I don’t particularly enjoy the desert, mostly because I hate heat. And I do mean hate! If it goes above 80 degrees, I’m miserable. I’m much more a person of the forest and fields, mountains and lakes, than I am a person of the desert or beach.
But there’s definitely something different about Sedona, Arizona. It’s a cliche to say this, but it’s true: the place is magical. I first went out to Sedona way back when I was in middle school, around the age of 13 or so. Older Sister lived out there for a time, and Mother and I went to visit, along with Grandmother, for Thanksgiving. We took a trip to Sedona, and I was truly amazed.
The scenery was like nothing I had ever seen before. I have since seen a true desert landscape, but to me it looked so strange and foreign and intimidating. Where were the trees? Where was the grass? Why was everything so . . . beige? But then we went up to Sedona, and I saw the red rocks for the first time. That was when I fell in love with the Sedona landscape. You can almost feel the power, the age, of the rocks and land. It felt old, but not tired.
In case you’re unaware, Sedona is said to sit right on top of a network of leylines and vortexes. Leylines are lines of energy, said to run all over the earth, and where these lines meet in a group, they form vortexes. Not vortexes in the terms of outer space or science fiction–vortexes as in pools of the earth’s energy. Most people are attracted to these lines and pools of energy, because they are energizing and cleansing and powerful.
Last time I was out in Sedona, it was not a good time in my life. I needed the small bit of spiritual healing I found there. Mother, on the advice of a trusted and respected aura-reader, took me on a short hike to sit on the red rocks, away from the town and the road. And then we closed our eyes and just breathed. Breathed in the air, so different from our East Coast norm; breathed in the dust of the ancient red rocks; breathed in the energy of the place. I kid you not, when I got up after just ten minutes, I felt energized and better . . . and I did nothing but attune myself a little more closely to the environment around me. I don’t think that would work if the environment were sick somehow, or tired, but if you live in a healthy place, I highly recommend just sitting and breathing and feeling the earth around you. I learned later on that what I did was basically a grounding exercise, though I had done nothing conscious at the time–but that explained why I felt so much better afterward.
Still, I was surprised, and still am, about how strongly I feel about a desert-like landscape. As I said before, I don’t like deserts. I don’t like heat. But being out there and experiencing the place for myself really showed me how and why the Native tribes that come from that place feel about it the way they do. It’s easy to imagine what it would have been like to live in that environment without the benefit of a town nearby, and without electricity. The stars at night are so much more beautiful and awe-inspiring than any other night sky I have ever seen, and I’ve been a fair number of places around the world. The land out there just recedes into the distance, not unbroken, but certainly untamed. I can understand how the Native tribes see that land as sacred space, and how it shaped their worldview into something I, as a person who has never lived in that landscape for any length of time, can never fully comprehend.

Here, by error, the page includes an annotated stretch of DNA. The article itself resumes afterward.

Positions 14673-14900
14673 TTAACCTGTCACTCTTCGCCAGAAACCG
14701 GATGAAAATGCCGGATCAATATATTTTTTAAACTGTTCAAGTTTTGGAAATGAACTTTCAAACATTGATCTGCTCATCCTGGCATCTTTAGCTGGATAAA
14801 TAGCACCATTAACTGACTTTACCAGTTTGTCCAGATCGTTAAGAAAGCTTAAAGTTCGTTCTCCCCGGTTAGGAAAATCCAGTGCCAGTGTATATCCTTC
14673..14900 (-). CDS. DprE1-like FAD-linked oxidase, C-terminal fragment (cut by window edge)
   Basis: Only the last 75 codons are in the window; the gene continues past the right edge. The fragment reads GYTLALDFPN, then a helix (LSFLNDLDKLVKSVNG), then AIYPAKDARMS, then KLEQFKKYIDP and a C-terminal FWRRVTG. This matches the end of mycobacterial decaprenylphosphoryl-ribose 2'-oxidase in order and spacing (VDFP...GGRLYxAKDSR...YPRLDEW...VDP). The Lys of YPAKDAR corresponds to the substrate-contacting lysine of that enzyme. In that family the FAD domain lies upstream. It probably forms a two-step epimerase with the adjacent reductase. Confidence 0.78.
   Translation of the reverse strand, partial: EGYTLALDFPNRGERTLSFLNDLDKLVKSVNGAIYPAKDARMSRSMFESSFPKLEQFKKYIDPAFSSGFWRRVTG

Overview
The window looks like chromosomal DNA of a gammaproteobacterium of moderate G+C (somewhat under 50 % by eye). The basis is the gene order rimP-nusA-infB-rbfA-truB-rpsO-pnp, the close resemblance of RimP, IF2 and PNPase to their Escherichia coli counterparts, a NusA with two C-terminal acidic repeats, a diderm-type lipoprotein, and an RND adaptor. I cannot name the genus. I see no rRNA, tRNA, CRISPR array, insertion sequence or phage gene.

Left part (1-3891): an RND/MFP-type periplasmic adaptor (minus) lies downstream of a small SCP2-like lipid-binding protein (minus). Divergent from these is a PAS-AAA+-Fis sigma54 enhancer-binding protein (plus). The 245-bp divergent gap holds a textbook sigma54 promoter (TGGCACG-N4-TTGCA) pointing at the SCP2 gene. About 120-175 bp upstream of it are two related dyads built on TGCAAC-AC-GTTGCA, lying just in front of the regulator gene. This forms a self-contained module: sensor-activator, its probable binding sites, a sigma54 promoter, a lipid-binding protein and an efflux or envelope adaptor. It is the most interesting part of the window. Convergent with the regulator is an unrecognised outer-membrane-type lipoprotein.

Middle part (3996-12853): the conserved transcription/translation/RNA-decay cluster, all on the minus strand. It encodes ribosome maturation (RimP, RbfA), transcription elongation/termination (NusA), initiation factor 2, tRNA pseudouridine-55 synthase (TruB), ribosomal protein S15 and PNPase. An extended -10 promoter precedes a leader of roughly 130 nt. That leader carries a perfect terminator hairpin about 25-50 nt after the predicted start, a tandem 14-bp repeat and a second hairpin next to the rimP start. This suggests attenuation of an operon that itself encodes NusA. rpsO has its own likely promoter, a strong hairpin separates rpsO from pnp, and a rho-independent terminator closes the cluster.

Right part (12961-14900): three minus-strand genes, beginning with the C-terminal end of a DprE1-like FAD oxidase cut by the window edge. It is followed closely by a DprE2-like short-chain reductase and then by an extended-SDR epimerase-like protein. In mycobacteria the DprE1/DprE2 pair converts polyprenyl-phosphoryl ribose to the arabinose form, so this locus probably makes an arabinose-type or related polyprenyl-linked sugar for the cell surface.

I took a mythology course taught by a very well-respected professor. What I liked about this course was that it also included Navajo beliefs alongside the more typical ones (Greek, Roman, Christian, etc.). But, when we talked about the Navajo worldview, she told us a story that I don’t think I will ever forget: When she contacted the university in New Mexico to ask a Navajo professor some questions about the Dine Bahane and Navajo worldview, he told her that he could try to answer her questions, but she would never understand. He said it very matter-of-factly, without any doubt, and without any hesitation. She would not understand. Why? she asked. And he told her it was because the Navajo fundamentally saw the world differently–their world really was cupped between their four sacred mountains, and the sky really was a dome overhead. Now, this person lived in the “outside” world as well, as he was a professor, but that doesn’t necessarily mean that the worldview of the Navajo’s ancient beliefs is incompatible with the rest of the world. But he was right–my professor, as someone not raised to this view, would not understand, would not see the meaning.
This might not make as much sense here as it did to me in that class, but it has stuck with me. I am very interested in Native beliefs, but sadly lack resources to learn more. However, visiting the ancient places, and seeing them for myself, is as much of an eye-opener as any book I could find on the subject, and maybe even more so. By seeing the desert landscape for myself, and seeing how the earth melded with sky, seeing how the stars felt close enough to reach out and touch at night–I felt an understanding in my core self of what those ancient beliefs could mean, but it’s not something I will ever be able to articulate.
A long and rambling post short, I’m looking forward to going back to Sedona in a few weeks. It’s an adventure and an experience I will never turn down.